Control theoretic smoothing splines are approximate linear filters
 Communications in Information and Systems
, 2004
"... Abstract. The problem of constructing and approximating control theoretic smoothing splines is considered in this paper. It is shown that the optimal approximating function can be given as the solution of a forced Hamiltonian system, that can be explicitly solved using the Riccati transform, and an ..."
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Cited by 5 (2 self)
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Abstract. The problem of constructing and approximating control theoretic smoothing splines is considered in this paper. It is shown that the optimal approximating function can be given as the solution of a forced Hamiltonian system, that can be explicitly solved using the Riccati transform, and an explicit linear filter can be constructed. We show that the bandwidth of the filter can be naturally controlled and thus for control theoretic smoothing splines the far past and the far future are unimportant. Hence smoothing splines are “local ” in nature rather than “global”. We conclude that while spline approximations are not causal the far future is not important. Key words: control theoretic smoothing splines, feedback, kernel approximation, forced Hamiltonian system 1. Introduction. In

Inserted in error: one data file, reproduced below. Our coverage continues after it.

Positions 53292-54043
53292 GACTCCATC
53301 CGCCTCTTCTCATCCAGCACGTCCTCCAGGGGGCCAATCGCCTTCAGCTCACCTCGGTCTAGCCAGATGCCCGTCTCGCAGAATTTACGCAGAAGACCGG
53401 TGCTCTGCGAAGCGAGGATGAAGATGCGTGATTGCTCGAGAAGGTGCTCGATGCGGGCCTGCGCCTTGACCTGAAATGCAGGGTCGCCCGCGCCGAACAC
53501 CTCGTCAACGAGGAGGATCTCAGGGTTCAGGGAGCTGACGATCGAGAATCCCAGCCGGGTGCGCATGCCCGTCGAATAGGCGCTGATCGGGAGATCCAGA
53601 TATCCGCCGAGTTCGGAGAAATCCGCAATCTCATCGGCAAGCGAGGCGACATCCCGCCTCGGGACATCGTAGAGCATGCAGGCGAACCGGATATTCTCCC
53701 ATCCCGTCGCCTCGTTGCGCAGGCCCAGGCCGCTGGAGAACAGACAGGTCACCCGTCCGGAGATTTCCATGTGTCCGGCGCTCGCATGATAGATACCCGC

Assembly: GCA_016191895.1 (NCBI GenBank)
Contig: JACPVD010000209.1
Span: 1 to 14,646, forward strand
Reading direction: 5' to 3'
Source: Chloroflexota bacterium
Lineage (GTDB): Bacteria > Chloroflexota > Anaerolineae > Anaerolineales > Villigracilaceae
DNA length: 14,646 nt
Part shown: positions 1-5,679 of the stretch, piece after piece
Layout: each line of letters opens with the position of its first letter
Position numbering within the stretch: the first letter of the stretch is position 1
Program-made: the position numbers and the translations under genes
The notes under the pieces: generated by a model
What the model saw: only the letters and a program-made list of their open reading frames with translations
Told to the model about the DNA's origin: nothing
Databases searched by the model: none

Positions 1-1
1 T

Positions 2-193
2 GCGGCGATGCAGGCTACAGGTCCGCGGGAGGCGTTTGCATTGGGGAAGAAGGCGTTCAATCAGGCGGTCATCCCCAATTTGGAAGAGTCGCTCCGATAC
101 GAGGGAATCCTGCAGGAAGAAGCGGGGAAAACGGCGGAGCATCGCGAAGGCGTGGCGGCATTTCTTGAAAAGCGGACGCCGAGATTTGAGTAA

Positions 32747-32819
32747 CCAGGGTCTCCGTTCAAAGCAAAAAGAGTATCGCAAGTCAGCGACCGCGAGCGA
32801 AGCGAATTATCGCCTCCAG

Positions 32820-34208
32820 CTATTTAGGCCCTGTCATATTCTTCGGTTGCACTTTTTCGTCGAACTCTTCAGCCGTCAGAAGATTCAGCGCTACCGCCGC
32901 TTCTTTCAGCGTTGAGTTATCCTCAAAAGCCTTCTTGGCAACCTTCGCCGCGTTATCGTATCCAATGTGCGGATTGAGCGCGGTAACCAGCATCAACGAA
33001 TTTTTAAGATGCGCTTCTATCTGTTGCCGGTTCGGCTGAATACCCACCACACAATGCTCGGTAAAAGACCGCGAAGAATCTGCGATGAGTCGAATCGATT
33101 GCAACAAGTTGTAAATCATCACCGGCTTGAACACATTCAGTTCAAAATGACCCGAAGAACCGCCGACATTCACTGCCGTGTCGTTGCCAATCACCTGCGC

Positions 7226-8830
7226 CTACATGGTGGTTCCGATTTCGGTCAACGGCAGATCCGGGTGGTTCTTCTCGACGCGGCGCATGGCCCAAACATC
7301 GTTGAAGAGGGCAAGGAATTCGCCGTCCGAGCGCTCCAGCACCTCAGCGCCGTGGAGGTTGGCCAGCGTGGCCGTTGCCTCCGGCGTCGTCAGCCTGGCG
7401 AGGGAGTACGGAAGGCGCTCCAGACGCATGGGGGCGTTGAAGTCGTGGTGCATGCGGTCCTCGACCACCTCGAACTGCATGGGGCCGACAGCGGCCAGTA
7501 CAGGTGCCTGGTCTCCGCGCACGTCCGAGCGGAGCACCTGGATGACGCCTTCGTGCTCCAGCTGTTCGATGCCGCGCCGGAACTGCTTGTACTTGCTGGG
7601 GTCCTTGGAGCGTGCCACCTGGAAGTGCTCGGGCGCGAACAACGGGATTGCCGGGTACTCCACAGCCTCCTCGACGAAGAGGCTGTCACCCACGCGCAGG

Generalised elastic nets
, 2003
"... The elastic net was introduced as a heuristic algorithm for combinatorial optimisation and has been applied, among other problems, to biological modelling. It has an energy function which trades off a fitness term against a tension term. In the original formulation of the algorithm the tension term ..."